Happy New Year year, 2021 has to be a better year! I look back at 2020 and say, ‘what the f*** was that? I have done some sole searching this best week and read the book “Best Self’ by Mike Bayer. The book has helped me look at the different aspects of my life and helped me focus my personal promises for this year. I made a few promises for 2021. I don’t like to call them goals because goals sounds like more hope than a true plan. The word promise is more definitive and reflects a true desire and plan to get things done. My number one professional promise for this year is to write a book. The book will assist me in putting my system and thoughts on paper with the hope that it will help clinicians. I have always loved mentoring and have been working for years to find ways to help others make a difference in their patients’ lives. I am looking forward to this journey.

In the mind of…


I started doing interviews with some of the people who have made a difference in my career. I have always been fascinated by how people think and what makes some people tick. These interviews are about 20 minutes in length allowing just enough time to get some insight and short enough not to lose the listeners interest. Please follow this link to Professional Seminars (www.professionalseminars.com) and listen. I have ten more planned in the next few weeks, I hope you enjoy listening as much as I enjoyed speaking with my guests.


It’s been a while

Hello everyone, it has been a long while since I have posted and a lot has happened.  I am now the director of education for Professional PT and have been spending my time developing a curiculum, teaching and in my spare time getting my doctorate.  I am really enjoying the academia world and do see patients here and there.  Although I miss patients seeing patients on a daily basis  I have been keeping my skills sharp by teaching and mentoring.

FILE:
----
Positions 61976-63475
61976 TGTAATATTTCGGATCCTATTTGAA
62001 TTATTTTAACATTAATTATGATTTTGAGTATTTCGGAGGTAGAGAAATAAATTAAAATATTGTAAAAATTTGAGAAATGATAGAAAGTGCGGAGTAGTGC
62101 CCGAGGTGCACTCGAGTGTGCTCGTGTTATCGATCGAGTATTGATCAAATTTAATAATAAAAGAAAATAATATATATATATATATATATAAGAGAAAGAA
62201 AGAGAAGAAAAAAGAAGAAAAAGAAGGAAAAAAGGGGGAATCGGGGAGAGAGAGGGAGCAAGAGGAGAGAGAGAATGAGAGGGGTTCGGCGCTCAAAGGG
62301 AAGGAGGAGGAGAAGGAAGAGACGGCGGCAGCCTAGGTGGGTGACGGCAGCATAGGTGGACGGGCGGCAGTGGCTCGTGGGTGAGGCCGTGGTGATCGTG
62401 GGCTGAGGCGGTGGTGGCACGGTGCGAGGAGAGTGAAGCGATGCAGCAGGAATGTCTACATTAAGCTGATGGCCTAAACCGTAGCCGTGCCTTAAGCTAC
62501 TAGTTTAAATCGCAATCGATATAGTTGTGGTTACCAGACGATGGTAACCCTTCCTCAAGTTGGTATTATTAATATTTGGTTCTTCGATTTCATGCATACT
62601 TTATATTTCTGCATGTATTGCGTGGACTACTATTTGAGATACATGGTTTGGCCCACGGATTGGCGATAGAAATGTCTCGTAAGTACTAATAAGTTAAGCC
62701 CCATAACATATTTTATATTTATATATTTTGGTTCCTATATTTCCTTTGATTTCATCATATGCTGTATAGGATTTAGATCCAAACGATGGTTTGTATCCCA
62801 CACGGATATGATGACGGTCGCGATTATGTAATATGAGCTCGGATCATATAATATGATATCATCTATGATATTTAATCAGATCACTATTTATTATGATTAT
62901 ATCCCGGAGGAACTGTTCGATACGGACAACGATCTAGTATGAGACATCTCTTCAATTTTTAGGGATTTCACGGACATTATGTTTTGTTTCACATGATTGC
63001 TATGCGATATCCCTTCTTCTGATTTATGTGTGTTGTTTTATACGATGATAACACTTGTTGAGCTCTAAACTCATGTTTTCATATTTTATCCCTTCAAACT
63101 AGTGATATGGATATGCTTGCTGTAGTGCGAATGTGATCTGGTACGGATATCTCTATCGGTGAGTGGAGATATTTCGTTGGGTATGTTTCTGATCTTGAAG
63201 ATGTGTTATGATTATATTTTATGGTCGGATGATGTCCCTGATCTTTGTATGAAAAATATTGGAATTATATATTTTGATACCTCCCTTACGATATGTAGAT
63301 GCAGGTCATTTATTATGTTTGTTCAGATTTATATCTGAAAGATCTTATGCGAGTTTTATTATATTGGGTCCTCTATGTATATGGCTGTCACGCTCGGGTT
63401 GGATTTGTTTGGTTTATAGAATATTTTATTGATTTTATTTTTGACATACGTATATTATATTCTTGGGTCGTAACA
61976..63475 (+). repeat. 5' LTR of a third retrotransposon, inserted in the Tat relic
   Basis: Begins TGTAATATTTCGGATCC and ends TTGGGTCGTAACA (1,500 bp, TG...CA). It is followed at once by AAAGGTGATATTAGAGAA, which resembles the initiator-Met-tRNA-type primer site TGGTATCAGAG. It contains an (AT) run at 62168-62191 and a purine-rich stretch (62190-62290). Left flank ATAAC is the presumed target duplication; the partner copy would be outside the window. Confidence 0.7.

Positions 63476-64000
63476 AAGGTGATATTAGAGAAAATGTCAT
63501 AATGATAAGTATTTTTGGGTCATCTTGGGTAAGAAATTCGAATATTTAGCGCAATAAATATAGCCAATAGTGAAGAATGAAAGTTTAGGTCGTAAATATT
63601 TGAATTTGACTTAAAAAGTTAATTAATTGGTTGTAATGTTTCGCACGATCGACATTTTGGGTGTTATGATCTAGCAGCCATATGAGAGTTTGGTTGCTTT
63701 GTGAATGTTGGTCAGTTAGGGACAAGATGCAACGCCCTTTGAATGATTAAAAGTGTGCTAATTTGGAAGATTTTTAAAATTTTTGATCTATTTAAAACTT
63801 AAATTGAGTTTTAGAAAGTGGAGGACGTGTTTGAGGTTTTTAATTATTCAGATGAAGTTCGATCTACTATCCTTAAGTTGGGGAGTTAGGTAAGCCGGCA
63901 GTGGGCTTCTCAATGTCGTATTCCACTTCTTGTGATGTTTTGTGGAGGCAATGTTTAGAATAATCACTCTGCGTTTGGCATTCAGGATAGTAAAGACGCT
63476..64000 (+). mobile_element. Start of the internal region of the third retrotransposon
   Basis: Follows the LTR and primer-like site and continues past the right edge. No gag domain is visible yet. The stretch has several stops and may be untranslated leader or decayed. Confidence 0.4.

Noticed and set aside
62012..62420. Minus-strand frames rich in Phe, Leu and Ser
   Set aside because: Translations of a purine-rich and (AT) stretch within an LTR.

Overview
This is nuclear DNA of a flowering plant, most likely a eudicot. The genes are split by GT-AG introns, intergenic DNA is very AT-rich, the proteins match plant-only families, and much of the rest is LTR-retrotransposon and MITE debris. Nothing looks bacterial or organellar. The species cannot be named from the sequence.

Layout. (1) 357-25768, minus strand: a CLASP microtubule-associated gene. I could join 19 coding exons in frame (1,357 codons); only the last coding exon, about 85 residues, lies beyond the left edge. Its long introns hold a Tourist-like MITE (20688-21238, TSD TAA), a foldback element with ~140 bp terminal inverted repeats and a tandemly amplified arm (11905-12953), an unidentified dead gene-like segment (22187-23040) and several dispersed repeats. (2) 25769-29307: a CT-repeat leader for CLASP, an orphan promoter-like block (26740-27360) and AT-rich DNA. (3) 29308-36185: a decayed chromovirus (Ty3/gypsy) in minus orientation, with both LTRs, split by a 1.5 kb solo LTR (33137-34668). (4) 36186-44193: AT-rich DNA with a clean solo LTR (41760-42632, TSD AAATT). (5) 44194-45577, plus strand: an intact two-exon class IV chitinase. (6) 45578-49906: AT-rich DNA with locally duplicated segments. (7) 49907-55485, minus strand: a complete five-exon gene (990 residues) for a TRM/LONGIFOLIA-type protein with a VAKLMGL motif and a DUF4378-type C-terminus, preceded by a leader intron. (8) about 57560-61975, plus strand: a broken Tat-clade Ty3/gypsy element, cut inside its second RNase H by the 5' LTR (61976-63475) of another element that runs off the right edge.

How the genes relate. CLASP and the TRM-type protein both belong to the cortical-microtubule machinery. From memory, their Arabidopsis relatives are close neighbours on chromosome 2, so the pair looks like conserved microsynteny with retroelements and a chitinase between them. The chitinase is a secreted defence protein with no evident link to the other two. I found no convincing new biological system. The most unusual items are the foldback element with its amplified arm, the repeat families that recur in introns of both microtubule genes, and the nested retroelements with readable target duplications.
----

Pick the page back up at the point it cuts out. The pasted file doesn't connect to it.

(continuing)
Keep an eye out for clinical gems and my thoughts to be coming your way in the next few weeks.

Don’t forget about the art of manual therapy

For the past 23 years I have spent hours upon hours trying to learn and grow as a manual therapist. Early in my physical therapy education I remember watching one of my professors perform soft tissue and joint mobilization techniques on one of my classmates and I thought “wow, how do I make my hands do that.” I went to my professor asked that very question and I remember her response to this day and share it with my students (or anyone else who will listen). She said when you first begin to perform any hands on technique your hands are like cement and as you make a conscious effort to improve the cement chips away and you develop knowing hands. I never forgotten that advice.

Today there is a big push for evidence based practice, although I do understand the importance, I hope we, as manual therapists, don’t forget about the importance of practicing our art and listen to what our hands tell us. Experts say it takes 10,000 hours of meaningful practice to become an expert in any discipline. Next time you palpate a structure or perform a technique make sure you are doing it with purpose and thought,your hands can give you amazing information with you listen to them..